Tip 1. Be agile

According to Jacqueline Mathias,

“One great way to come up with new ideas is to ‘design solutions with your people’, by working with your team they can help you come up with ideas that may not have crossed your mind.”

It can be easy to fall back into old habits, to go back to the same way you have always done things. Try to be innovative and come up with new ways to motivate and support people. This can help encourage them to come back to work and remove the feeling that they have to. As well as coming back to a new, more exciting workplace, taking the time to come up with new ideas will make people feel like you are going out of your way to make them feel safe and welcomed back to work.

“Never go back to what you’ve always done, just be open-minded, always innovate and think about how you can do things differently because sometimes you’ll be surprised to find out something works better than it did before.”

Stephanie Lipinski, Global Learning & Development Specialist with Stella McCartney

Tip 2. Arm and support your managers and HR

Managers and HR are likely going to be the ones working closest with people, ensuring they are feeling supported in their return to work. One common pitfall is assuming that they are already equipped to do so, when in reality, this will probably be a more significant challenge than they have encountered before, as one of our participants explained;

‘Being in HR is very complex, we’re not psychologists or financial advisors. So, when people are airing their concerns, 100% we want them to be happy in their role, we’re just not always qualified in the vast majority of different areas coming across our desk.’

Tip 3. Redesign a more collaborative workplace

We now know that we can do many of our jobs from home, but we are missing out on the collaborative element of work. Sure, we have Zoom or Microsoft Teams, but a video call is never quite the same as sitting down with your team to work together. We need to re-evaluate what the office really is and why we need it. The office isn’t where you go and sit down 9-5 and answer your emails because you can do that anywhere.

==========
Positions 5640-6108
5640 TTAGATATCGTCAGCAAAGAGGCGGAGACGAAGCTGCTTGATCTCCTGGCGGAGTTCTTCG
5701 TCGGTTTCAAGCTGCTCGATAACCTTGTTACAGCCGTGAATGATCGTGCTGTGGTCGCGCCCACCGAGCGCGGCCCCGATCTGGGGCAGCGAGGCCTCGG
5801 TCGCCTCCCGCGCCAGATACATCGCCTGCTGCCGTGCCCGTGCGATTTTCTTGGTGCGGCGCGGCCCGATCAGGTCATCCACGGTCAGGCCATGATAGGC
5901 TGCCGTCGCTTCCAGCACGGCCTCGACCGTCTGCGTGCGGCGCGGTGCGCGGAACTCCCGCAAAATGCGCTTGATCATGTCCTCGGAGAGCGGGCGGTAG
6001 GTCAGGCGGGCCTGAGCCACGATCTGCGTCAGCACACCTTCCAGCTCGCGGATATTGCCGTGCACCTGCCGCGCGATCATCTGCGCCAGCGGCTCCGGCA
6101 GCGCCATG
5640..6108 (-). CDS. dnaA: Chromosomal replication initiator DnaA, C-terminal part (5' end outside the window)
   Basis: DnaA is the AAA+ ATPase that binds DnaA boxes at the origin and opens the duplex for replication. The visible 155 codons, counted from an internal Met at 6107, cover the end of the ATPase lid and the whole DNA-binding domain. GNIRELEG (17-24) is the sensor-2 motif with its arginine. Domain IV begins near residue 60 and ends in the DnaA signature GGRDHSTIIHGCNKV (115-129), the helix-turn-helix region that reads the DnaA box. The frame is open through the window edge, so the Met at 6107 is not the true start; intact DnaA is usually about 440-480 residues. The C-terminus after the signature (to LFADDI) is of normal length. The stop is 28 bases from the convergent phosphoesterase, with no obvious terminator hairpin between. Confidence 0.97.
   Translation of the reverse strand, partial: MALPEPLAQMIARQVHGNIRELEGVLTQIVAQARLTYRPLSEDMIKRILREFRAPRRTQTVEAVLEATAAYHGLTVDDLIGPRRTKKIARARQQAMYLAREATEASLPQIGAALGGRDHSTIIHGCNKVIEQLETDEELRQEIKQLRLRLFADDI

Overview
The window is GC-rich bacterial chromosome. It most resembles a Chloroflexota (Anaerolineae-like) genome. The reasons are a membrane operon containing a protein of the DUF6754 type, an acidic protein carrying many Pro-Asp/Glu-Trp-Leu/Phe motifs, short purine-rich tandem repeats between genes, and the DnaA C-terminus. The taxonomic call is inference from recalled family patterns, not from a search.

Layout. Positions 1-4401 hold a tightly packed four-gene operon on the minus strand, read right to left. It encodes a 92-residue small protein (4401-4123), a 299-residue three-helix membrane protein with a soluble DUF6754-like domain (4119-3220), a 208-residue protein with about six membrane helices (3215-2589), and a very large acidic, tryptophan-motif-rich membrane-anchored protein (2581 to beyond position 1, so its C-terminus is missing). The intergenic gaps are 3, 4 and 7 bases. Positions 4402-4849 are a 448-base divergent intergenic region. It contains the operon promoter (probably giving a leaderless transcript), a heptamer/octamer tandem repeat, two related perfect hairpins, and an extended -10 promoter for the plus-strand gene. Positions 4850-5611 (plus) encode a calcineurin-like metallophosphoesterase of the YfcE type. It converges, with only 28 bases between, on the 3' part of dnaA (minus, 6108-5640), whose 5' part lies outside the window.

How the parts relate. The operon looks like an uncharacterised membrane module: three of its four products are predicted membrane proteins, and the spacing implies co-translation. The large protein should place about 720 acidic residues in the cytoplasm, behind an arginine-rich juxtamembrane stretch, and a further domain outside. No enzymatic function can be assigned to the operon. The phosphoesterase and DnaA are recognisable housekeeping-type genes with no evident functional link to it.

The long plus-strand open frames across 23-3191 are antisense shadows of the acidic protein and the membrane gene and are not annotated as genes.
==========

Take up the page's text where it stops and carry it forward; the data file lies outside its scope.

Redesigning a more collaborative space is a great idea to get people on board with the idea of hybrid working. Many of us have parts of our job that would be much easier to get done sitting down with our colleagues, and components (like emails) that we could happily do from home. Talk to your people and see what ideas they may have for a more collaborative office space. Getting feedback from the people who will be using the space is a sure way to ensure your office is set up for what your people really need.

Tip 4. The most crucial leadership capability going forward is empathy.

Empathy has become one of the most important traits for leaders to possess. People want to feel like they are understood, that their leaders recognise the challenges that they are facing at work and home. One sure way to do this is to ask your team what they want. Talk to your people, whether it’s one on one or through surveys or another platform, to figure out what they need to feel supported at work. A lot of leading companies are starting to recognise the need for more empathetic and authentic leadership. Introducing an emotional intelligence training program or talk is one good way to create more awareness of how to be more empathetic.

What are some of the biggest challenges your organisation has faced? What are some of the things they have done really well?